The commercialisation of smallholder farmers in Mbeya, Morogoro, Iringa, Mwanza, Shinyanga, Simiyu and Coast Regions can produce adequate rice to feed Africa with existing potential opportunities.
“Tanzania has a huge rice export potential. All the conditions are ripe, and it’s a question of catalyzing greater commercialisation uptake where Africa would not need to buy rice from outside the continent. The results of the CARI-EA initiative show Tanzania can greatly increase rice exports while fully meeting the domestic needs,” Mr Rweyendela said.
The CARI-EA initiative, implemented by Kilimo Trust, has shown that concerted efforts in the rice sub-sector can increase the competitiveness of locally produced rice. Tanzania has a comparative ecological advantage in rice production and demonstrated a pathway to serve neighboring countries to reduce the net importation of rice.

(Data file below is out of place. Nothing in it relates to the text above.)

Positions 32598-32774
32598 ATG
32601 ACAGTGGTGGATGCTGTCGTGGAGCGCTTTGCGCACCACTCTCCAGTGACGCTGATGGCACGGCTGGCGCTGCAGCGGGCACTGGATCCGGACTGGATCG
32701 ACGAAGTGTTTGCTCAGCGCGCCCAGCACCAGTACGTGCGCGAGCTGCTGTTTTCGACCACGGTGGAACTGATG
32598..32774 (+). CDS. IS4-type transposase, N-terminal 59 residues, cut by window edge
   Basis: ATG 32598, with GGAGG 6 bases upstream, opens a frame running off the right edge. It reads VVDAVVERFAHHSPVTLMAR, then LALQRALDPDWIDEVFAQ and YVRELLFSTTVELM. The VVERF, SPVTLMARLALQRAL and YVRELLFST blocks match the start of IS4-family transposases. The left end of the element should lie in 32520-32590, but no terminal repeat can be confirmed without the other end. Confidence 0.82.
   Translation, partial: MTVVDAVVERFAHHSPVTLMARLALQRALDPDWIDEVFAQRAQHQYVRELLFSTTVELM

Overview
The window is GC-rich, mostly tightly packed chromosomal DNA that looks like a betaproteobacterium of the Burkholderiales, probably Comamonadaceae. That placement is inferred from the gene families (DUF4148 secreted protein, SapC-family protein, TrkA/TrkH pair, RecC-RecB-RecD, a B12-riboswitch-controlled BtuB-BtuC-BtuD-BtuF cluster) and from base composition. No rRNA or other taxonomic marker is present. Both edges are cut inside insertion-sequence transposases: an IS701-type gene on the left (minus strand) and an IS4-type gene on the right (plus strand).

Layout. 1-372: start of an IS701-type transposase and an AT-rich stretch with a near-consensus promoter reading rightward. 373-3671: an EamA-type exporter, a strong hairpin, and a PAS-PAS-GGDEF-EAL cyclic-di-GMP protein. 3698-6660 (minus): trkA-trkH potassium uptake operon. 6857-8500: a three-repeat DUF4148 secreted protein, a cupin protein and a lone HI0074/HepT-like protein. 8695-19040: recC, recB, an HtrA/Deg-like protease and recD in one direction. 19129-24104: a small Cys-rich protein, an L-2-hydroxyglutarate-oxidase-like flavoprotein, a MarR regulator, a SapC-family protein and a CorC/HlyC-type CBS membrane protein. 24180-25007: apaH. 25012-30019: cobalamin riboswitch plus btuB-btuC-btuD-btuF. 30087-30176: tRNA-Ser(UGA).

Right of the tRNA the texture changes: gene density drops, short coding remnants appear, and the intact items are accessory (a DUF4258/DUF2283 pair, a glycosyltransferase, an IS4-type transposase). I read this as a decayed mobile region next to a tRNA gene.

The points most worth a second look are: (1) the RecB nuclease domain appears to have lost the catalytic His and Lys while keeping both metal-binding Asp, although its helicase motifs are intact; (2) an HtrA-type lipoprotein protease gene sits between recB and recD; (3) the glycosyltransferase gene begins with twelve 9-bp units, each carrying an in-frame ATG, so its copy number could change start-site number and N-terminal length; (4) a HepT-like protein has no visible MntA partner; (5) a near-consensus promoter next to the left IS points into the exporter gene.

In the initiative, stakeholders in the private, public and civil society involved in the rice value chain pooled together 12 rice business consortia serving about 150,000 smallholder farmers with a work package on private-led extension, market facilitation, post-harvest reduction, access to finance, with deliberate intervention on women and youth for inclusivity. The program is concentrated in seven regions of Mainland Tanzania (Simiyu, Shinyanga, Morogoro, Mbeya, Iringa, Rukwa and Katavi) and Zanzibar (Unguja and Pemba).